Death of Eagles...personal words
Sun, 29 Oct 1995 02:18:00 -0600
Within a span of two days, I've learned that three Eagle Scouts have left
our Earth for better places alongside their Creators. As I watched CNN with
many of you, and felt a sickening knot in the root of my stomach as I heard
the descriptions of how one died (and as I read newspaper accounts and
postings here in the following days), it made me think inward as to what
could I say if given the chance to do so, to the parents of those potential
youth leaders that left us too soon before they had a chance to impact our
society with their leadership.
More importantly, what can be done to insure that their family losses are
appropriately remembered by those involved in the education, recreation and
leadership of youth.
There was Adam Vickerson, a 19 year-old Assistant Scoutmaster and Eagle
Scout, whom died Wednesday at his home Maine after a long fight with Cystic
Fibrosis. According to Dawn, he cherished his Scouting experiences and
despite his limitations, did as much as he could to make things better for
him and others around him.
Jeff Clark, who just turned 16, earned his Eagle Scout badge on Tuesday
night after dreaming about it a for such a long time. On Wednesday, he,
along with another person, were fatalities in a traffic accident involving
the school bus he and the others were riding in and a commuter train in a
suburb of Chicago. Marc Solomon provided us with a newspaper account, in
which his father, Dennis stated that "When asked at various points in his
life what was the most important thing to him, his family was always at the
top of his list."
Then, there was Everett Morse, a 14 year-old Eagle Scout from Michigan that
was killed accidently by his stepfather after he returned home from a party
Wednesday night. Scouting, according to Mark, was important to him because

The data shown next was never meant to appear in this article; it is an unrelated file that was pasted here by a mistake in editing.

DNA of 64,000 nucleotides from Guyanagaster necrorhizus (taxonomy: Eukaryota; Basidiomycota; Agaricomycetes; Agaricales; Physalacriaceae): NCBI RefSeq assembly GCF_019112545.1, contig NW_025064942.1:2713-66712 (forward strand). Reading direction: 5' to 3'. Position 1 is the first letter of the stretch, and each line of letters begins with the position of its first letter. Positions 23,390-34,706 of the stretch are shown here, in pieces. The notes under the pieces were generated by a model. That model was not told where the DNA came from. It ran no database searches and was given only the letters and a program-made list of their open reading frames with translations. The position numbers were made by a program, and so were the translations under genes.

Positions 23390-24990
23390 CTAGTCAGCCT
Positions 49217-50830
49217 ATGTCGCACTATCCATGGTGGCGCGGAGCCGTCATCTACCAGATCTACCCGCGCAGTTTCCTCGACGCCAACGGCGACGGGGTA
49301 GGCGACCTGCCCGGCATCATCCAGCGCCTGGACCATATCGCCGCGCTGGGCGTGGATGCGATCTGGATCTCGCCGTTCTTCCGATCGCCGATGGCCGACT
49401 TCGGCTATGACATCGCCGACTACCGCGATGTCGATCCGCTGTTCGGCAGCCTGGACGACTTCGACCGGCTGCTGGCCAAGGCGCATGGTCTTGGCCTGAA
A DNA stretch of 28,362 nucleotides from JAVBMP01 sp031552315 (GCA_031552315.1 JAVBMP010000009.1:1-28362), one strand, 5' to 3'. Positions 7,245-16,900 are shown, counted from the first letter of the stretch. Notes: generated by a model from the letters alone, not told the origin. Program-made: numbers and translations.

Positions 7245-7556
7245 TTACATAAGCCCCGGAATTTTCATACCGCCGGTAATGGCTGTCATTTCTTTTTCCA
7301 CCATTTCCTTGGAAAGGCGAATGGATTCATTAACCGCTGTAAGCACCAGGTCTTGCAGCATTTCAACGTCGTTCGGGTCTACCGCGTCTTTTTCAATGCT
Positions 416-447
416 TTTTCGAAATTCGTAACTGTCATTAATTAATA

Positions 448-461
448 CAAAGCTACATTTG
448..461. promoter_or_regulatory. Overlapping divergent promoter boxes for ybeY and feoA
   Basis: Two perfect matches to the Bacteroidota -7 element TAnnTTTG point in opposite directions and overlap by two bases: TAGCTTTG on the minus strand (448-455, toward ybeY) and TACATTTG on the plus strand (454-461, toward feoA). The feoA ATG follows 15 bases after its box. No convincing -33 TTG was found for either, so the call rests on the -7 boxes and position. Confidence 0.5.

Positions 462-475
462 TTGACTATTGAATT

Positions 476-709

it was one of the ways he wanted to escape the project housing in which he
and his three siblings lived in.
All three of these young men had something in common: a personal drive to do
as much as they could for others while at the same time to better
themselves. Everett's Eagle project was to conduct a food and clothing
drive to benefit those living in the downtown subsidized housing area. Jeff
mowed lawns for extra cash in his community. Adam worked at a lobster farm
just to meet people and enjoy their company, despite the hard work that left
him many times gasping for the air we take for granted. All three were
described by those that knew them as hardworking, studious, and outgoing.
Qualities that Eagle Scouts, by their nature, all have in common with each
I too, paused before leaving for home yesterday morning to pray for the
families of these three young men. To the families of each Eagle, I offer
my deepest symphaties and a Scout salute to the lives of each Scout. They
made a difference in their short period on this Earth. I feel that when
young people die so suddendly, it is because somehow their tasks on this
Earth is done. We should look back at what they have done and how they did
it, so that we can show others that good things can be done, no matter how